The nursing home in your neighborhood is, of course, a business. It is concerned with making money (even if the primary source of that money is from government) and it can only stay in business if it “earns” more than it spends in staff, building maintenance, equipment, supplies, and promotion. However, every senior care business deals uniquely with morality for, besides the issue of profit, it is supposed to provide critical services to many of the most fragile souls in our population.

            And may we never grow callous to the fact that the aged, infirm, and severely injured in the human family require not only a lot of help, they also deserve help that is marked by generosity, kindness, respect, and efficiency. Indeed, they deserve much more from the care facility business (and from all of us too) than they usually get.            

           Nursing home residents deal with a variety of traumatic problems: pain, fear, disorientation, an infuriating loss of mobility, boredom, frustration, loneliness, depression, a humbling dependence on others, confusion, and a loss of self-esteem that can be as debilitating as any physical burden. And most nursing home residents suffer several of these terribly difficult challenges all at once.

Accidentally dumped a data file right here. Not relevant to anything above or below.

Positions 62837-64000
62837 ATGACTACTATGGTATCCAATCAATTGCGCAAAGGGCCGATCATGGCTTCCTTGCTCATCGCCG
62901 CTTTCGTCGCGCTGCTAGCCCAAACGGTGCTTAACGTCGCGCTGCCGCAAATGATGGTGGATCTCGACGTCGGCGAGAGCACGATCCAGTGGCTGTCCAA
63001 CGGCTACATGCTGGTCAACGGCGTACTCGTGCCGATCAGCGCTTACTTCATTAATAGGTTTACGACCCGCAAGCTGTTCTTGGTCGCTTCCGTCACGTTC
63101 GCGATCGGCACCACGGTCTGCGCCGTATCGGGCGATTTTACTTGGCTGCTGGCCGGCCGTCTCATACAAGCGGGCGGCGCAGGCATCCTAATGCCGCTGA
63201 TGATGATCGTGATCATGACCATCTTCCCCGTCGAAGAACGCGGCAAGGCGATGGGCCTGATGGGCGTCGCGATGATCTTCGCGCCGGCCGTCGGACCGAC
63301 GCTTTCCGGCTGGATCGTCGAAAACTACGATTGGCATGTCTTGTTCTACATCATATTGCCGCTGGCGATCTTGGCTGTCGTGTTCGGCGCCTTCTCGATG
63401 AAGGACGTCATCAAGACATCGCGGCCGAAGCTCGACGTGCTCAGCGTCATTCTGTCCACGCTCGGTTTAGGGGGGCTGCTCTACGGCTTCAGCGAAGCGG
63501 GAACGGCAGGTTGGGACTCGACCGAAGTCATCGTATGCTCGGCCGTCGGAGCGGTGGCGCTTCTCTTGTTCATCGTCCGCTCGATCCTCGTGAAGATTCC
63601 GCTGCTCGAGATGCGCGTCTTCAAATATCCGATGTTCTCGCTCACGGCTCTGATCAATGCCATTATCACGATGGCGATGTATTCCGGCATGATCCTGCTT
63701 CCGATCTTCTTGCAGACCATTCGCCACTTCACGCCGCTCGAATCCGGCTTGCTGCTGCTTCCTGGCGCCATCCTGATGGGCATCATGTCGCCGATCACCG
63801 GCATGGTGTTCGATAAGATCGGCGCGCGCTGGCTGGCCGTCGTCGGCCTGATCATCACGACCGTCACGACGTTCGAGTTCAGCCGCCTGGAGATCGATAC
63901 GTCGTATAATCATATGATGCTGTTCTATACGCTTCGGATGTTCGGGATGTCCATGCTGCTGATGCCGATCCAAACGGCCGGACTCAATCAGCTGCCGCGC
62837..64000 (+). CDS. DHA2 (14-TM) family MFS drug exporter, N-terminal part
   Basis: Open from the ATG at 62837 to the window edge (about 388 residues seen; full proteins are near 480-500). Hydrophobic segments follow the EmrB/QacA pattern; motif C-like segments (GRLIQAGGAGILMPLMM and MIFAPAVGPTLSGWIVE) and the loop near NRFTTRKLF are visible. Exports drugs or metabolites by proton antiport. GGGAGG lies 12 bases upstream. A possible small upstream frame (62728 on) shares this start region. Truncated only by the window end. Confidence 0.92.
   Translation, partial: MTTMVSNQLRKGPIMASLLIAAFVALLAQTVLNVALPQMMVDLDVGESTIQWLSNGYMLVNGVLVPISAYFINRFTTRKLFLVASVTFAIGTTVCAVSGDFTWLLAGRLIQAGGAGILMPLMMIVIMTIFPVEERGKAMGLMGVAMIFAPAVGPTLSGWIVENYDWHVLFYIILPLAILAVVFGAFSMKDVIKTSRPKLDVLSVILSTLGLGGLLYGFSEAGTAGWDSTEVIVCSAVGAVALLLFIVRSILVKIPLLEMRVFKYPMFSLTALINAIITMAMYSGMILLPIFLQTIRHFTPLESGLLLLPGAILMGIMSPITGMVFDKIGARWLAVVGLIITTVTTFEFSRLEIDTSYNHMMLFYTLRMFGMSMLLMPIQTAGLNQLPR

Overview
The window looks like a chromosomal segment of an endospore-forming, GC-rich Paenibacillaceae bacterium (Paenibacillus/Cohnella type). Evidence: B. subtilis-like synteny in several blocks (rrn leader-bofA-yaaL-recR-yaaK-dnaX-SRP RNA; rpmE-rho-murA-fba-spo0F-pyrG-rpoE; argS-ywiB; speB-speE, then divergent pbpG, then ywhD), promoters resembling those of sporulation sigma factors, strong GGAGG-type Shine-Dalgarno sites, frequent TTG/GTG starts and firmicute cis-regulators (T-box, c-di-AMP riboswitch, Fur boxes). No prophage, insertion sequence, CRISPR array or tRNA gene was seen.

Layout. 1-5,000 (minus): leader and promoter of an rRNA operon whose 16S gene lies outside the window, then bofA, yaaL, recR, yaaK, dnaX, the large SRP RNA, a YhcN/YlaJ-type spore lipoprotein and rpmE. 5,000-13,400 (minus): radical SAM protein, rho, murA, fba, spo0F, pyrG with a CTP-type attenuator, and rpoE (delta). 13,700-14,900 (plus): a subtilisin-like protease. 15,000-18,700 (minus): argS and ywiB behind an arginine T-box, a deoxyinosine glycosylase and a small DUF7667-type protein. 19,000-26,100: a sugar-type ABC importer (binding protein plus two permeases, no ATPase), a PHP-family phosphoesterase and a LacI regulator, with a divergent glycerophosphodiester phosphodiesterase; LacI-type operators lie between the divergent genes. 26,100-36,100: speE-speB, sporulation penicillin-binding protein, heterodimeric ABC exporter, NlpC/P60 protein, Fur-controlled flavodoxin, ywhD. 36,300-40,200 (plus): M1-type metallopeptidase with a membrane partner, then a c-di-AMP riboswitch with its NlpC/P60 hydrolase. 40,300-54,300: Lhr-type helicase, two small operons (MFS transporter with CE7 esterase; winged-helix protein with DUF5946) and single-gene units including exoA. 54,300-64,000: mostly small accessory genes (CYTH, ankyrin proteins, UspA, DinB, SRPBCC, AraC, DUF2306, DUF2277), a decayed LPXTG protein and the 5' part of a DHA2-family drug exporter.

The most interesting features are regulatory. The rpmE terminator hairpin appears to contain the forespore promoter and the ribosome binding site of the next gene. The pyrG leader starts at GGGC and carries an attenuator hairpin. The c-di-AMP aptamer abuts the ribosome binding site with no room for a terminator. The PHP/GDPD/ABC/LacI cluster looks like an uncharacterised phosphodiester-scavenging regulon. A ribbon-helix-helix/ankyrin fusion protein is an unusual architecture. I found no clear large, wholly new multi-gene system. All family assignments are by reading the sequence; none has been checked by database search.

Are these businesses doing well financially? Certainly so. And more are built every month. However, plainly stated, many of the nursing homes and other senior care businesses are not serving seniors well. The care facilities are woefully understaffed and ill equipped. The employees there (even when they genuinely care) are undertrained and way underpaid. How terribly common is it then that they are overwhelmed by the needs of the hurting people in their care? Even with their best efforts, they cannot give quality care to the persons who so desperately need it. And thus the extremely high “burnout” and turnover rates.